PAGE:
Pisa University ExpeditionSupported by: Pisa University and Italian Ministry of Foreign Affairs
Director: Edda Bresciani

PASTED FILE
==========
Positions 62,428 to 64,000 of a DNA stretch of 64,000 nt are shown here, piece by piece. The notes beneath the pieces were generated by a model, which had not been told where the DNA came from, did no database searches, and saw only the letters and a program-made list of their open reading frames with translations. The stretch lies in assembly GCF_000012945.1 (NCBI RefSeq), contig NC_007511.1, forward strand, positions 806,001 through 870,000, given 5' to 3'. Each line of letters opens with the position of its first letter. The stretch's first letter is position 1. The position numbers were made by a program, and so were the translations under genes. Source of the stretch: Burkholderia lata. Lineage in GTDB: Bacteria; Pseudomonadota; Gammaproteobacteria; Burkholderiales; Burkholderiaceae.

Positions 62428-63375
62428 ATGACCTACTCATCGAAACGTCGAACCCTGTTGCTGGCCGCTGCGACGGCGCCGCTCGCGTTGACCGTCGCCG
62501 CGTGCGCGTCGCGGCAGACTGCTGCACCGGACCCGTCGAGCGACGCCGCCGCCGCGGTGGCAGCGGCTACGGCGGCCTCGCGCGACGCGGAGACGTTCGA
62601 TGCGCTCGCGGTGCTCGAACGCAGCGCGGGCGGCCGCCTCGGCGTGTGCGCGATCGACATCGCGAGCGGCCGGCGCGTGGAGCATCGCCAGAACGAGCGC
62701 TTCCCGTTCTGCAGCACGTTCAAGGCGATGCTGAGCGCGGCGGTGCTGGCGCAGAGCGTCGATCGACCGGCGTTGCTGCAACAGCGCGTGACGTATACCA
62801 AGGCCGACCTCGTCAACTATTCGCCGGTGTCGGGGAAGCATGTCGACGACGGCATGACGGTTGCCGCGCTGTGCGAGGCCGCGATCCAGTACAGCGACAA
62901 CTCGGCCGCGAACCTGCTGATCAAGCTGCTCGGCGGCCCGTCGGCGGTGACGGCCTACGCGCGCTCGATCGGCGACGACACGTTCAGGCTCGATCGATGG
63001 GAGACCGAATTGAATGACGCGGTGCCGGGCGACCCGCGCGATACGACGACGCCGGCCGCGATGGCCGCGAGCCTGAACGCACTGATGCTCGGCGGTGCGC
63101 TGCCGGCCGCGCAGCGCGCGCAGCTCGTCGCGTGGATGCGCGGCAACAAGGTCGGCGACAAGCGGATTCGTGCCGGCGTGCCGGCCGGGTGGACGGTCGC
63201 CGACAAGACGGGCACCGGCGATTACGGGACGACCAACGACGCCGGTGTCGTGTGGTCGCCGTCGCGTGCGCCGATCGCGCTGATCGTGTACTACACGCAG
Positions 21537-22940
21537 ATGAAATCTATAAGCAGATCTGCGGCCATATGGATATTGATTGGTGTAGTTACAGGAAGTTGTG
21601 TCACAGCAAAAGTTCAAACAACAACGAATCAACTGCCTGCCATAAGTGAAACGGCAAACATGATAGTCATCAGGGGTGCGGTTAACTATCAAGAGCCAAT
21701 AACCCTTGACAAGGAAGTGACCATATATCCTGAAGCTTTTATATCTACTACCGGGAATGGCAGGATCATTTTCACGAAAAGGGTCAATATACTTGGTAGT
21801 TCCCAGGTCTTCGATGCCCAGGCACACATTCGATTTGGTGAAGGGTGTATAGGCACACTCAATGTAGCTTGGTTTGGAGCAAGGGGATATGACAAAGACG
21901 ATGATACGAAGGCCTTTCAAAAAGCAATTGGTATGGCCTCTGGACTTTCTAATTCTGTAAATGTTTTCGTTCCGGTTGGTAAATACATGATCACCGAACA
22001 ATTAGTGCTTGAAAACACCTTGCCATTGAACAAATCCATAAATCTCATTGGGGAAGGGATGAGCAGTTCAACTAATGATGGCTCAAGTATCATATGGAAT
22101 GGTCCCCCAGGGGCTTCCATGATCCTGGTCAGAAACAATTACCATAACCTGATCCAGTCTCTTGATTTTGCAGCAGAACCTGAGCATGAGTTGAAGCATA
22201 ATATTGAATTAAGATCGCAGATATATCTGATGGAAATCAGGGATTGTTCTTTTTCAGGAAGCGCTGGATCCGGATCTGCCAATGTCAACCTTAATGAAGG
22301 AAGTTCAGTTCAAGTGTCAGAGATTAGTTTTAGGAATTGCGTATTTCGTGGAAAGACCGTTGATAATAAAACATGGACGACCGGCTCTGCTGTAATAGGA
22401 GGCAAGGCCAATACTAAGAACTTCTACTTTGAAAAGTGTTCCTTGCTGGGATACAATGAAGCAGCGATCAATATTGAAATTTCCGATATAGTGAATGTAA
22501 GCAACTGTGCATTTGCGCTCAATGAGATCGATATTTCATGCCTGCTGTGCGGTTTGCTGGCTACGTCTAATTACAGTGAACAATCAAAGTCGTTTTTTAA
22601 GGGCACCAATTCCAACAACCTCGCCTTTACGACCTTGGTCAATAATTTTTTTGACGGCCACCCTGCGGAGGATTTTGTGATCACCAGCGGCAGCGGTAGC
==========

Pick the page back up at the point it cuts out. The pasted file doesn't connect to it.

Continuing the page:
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The commitment of Pisa University with Saqqara started in 1972 with the study and publication of one of the three ‘Persian tombs' situated to the south of the Unas pyramid and in fact belonging to high officials of the reign of Pharaoh Amasis (26th Dynasty). The tombs belong to the overseer of cargo ships Tjaennehebu, the physician Psamtik and the overseer of weavers Padinaset. They have the shape of very deep shafts leading to vaulted tomb-chambers which comprise limestone reliefs and inscriptions. The expedition also studied the finds made in these chambers by the original excavator in 1900, Alessandro Barsanti. In 1974 the expedition moved its activities to the escarpment of the Saqqara plateau, due east of the Step Pyramid. Here they worked for years on the clearance, consolidation and epigraphy of several rock-cut tombs dating to the Late Period, including those of Bakenrenef (vizier of Psammetichus I) and Padineith (vizier of Nectanebo I). Although these tombs had been partly accessible to early travellers in the 19th century, their full extent had never been explored before. The tombs consist of vast labyrinths of pillared halls, side-rooms and shafts on several levels, several of which comprise reliefs and inscriptions. Lately, the expedition has broadened its objectives by aiming at the production of a risk map of the whole north part of the Saqqara plateau, an informative system helping in the management and protection of the cultural heritage present in all its 600 monuments. This has already led to the production of a first publication and will be implemented in the future by various techniques for remote sensing in order to enable a day-to-day supervision of the whole area.